Residential recycling is not the only type going on in Plymouth County.
The county's solid waste agency is also expanding its construction and demolition (C&D) debris recycling program.
Mark Kunkel, landfill manager, shared some of those activities during the Plymouth County Solid Waste Agency Appreciation Dinner last week.
A little more than 5 tons of nails have been sold for iron while more than 500 tons of metal and about 1,500 tons of clean wood have been hauled out of the landfill to be reused, he noted.
The solid waste agency board allowed for the purchase of a second mini excavator, which is used to sort through the materials, Kunkel said.
"I think this year by the time we get done we are going to be close to 3,000 tons that we are not going to bury this year," he said. "That's almost half of what we get coming in."
To aid in the sorting of the C&D materials, the solid waste agency received an $11,550 grant from the Iowa Department of Natural Resources.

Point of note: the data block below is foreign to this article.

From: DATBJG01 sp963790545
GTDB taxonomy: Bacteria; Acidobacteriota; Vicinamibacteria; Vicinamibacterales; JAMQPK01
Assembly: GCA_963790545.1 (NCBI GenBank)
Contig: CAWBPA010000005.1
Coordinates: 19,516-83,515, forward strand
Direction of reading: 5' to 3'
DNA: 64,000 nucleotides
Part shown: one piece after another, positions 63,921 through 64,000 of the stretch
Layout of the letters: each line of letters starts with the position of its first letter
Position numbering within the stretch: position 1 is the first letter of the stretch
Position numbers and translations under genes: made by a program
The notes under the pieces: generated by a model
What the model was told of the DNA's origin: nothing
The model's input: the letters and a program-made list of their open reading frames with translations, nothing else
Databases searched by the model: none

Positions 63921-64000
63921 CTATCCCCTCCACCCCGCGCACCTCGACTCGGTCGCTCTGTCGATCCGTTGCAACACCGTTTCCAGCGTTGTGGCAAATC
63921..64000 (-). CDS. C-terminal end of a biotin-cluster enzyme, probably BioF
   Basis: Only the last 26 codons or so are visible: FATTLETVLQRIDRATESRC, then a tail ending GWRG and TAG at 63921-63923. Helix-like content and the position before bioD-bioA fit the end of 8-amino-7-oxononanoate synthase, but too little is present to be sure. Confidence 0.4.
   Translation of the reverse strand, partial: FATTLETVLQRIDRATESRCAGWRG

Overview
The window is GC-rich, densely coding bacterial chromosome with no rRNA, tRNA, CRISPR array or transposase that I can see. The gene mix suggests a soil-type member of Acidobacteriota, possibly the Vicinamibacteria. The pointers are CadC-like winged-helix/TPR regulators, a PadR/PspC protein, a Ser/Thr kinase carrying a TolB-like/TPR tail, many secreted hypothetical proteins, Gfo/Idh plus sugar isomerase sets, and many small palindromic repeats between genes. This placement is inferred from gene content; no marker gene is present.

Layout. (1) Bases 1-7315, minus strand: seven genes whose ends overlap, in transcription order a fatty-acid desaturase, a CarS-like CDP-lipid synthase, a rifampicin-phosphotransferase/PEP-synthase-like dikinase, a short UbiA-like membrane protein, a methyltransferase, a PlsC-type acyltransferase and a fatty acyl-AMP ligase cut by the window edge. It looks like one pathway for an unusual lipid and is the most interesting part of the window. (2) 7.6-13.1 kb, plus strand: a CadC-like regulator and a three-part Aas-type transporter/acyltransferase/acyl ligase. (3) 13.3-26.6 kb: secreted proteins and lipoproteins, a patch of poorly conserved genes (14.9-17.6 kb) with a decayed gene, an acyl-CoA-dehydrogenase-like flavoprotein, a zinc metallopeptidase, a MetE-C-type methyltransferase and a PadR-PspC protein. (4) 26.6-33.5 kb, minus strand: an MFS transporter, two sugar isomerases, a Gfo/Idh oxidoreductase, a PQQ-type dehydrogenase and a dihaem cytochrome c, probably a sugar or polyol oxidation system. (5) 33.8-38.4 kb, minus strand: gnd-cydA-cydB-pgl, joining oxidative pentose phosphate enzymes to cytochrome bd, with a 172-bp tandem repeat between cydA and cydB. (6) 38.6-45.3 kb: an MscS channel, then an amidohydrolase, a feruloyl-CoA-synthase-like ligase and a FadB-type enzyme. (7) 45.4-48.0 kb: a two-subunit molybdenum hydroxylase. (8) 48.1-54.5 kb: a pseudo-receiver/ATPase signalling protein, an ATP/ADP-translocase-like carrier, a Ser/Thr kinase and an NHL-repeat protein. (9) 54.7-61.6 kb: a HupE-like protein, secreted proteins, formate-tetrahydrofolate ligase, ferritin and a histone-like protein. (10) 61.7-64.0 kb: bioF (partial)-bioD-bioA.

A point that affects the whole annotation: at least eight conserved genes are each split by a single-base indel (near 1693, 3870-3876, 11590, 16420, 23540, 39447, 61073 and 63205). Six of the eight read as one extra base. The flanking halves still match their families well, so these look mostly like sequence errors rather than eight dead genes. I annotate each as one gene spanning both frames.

Those dollars will be used to purchase four 21-yard roll-off containers to hold sorted materials, Kunkel said.
"Right now we put it in a pile on the ground," he said. "When a container is emptied, we transfer the pile into that."
Concrete and bricks are also sorted from the C&D and recycled at the landfill, said Scott Vander Sluis, part-owner of Van's Sanitation & Recycling, in Le Mars.
"He (Kunkel) takes the concrete up to the top and grinds it down so they can use it on the roads at the landfill," Vander Sluis explained.
He added that shingles are also ground at the landfill, noting that with recycling the compactor doesn't have to work as hard burying materials.
Kunkel said the compactor is used "about once a week."
Recyclable materials that are removed from the C&D area are either sold or taken away by other companies.
For example, the clean wood runs an ethanol plant in Chancellor, S.D., that operates on natural gas, Kunkel said.
"That doesn't cost us anything," he said. "They just take the product."
Another new activity involves sorting cardboard, plastic buckets, barrels, plastic pipe and silage tarps out of the C&D materials, Kunkel said.
Van's has partnered with the Plymouth County Solid Waste Agency to purchase residents' recyclables and sort them at a facility on Highway 75, north of Le Mars.
"Working with Van's now, we have an outlet for that stuff," he said. "It's really working well for us."